Kashmir – Part 1

By Johnie Jonker


Shambala is the title of a song we used to listen to on the school bus during the mid-seventies.  It was originally performed by BW Stevenson (who sadly died whilst undergoing heart surgery at the age of 38) and later covered  by Three Dog Night.

I never knew where/what this Shambala place was, and whether it really existed or was merely a substance-induced state-of-mind, but it sounded like a happy environment, with the lyrics going: “Everyone is happy, everyone is kind, on the road to Shambala”.

Only when I got to Kashmir I understood the words, where it was explained to me that “Shamba” means paradise and “La” means pass, in the local language. So literally, “Paradise Road”. And it was indeed.



The Journey

Leh is easily reached from Delhi by plane. What is difficult is getting the weather to be sufficiently clear at the destination on any of the four days per week that a single flight is available. This is necessary in order to miss the Himalayas – which surrounds the basin where the airport is situated –  during landing. The ability to land purely depends on the visibility the pilot has, as the plane descends into the Indus River valley, makes a u-turn between the mountain ridges and then returns for the final approach and landing, always uphill.

The second difficulty is finding an airworthy Boeing 737 in Delhi. Let me explain a bit about these clapped-out planes, operated by Indian Airlines. As you board, you notice repairs that had been done to the fuselage. You notice this because the paintwork has been touched-up with a brush rather than a spray-gun. Once inside you notice bits of trim missing, and you wonder what other – more important bits – are perhaps also missing.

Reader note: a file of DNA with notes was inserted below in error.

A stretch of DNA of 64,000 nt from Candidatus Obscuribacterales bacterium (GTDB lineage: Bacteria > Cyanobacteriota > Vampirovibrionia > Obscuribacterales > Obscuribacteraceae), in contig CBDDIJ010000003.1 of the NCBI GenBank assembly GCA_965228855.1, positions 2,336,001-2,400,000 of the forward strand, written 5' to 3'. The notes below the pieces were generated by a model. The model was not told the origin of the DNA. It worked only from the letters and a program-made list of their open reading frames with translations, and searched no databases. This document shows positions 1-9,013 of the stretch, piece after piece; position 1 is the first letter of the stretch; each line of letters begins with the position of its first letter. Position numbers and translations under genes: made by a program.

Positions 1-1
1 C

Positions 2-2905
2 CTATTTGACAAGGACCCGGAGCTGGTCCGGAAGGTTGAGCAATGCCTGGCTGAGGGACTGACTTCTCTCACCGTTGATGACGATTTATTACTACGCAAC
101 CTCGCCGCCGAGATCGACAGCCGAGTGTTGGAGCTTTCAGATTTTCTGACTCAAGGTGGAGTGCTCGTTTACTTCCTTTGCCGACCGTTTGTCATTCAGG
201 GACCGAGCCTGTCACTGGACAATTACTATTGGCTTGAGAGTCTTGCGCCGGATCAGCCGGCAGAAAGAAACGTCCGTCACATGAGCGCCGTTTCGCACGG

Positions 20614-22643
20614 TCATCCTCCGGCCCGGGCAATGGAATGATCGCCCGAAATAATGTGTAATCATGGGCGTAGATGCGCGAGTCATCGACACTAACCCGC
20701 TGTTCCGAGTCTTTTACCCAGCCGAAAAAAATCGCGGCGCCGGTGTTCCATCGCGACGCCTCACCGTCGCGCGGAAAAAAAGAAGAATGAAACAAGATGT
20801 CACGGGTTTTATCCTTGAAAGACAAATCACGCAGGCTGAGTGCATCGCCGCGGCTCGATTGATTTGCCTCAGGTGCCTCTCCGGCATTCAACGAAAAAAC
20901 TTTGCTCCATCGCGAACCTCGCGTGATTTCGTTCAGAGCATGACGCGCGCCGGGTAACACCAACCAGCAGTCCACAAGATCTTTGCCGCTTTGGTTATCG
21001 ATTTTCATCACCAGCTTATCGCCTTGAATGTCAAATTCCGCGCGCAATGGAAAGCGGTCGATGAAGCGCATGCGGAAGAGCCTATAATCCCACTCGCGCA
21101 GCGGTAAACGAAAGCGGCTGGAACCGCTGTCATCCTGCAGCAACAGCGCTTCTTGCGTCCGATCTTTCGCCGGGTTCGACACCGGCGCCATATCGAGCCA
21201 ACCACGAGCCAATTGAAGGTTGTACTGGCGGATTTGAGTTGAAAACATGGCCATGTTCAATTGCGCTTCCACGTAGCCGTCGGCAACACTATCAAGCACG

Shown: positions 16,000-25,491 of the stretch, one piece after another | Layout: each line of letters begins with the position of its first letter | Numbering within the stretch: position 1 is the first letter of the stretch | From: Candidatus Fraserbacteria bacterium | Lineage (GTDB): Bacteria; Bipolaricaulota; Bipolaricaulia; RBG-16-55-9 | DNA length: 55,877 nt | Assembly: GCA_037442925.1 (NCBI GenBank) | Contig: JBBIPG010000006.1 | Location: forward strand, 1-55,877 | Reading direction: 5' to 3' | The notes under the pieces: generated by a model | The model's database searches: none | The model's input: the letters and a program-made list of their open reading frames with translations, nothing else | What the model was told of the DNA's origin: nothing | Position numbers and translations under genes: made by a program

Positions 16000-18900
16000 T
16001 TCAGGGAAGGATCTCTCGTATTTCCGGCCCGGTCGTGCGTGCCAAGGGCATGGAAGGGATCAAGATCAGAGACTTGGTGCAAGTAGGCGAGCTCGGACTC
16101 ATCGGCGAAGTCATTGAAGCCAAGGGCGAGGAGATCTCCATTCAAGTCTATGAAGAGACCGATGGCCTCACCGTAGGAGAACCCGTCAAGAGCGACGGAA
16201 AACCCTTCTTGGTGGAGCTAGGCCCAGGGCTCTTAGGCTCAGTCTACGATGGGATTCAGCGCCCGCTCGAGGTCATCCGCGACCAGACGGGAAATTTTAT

Due to poor destination visibility, the flight had been cancelled the previous day, and we were put up in a hotel for the night. Early the following morning we boarded a taxi – no need for air-conditioning this time of the day – to try again. The procedure is simple: Arrive at the airport before dawn, hang around in the departures lounge until – if at all – it is announced that the flight is on. This could take a number of attempts, but this day was fine.

We first boarded the wrong flight. How this could happen with 5 people checking our boarding passes and how they knew it was the two white guys amongst the 118 Indian passengers that were on the wrong flight, I will never know, but when the air hostess started beckoning from the door just prior to take-off, we somehow knew she was talking to us.

So off we went, boarding the correct plane this time. Shortly after take off, one could sense the engines being throttled back and we levelled off, made a wide turn and landed again. It turns out that a bird was ingested by the starboard engine during take-off, and it was decided to return to Delhi and check for damage. The aircraft being quite low to the ground, the technician hopped into the front of the engine intake and started visually inspecting the turbine blades for damage. In the meantime us passengers had disembarked and were also standing in front of the engine to see an expert at work. Now I do not know much about turbine engines, but judging by the chips at the tips of MANY of the turbine blades, a number of birds had been through there previously. This extra bird was therefore merely a formality, and the technician declared that it was safe to fly – mind you, he was not on the passenger list – and we again took off after boarding.

Around half-an-hour into the flight the Himalaya Mountains start passing underneath. Having flown over the Alps between Germany and Italy, I thought that if ever I was a commercial pilot operating in Europe, this would be my preferred route, as it was indescribably beautiful. It just looks so right and impossible to become boring, even as a daily commute. The Himalayas just takes this sensation one level higher.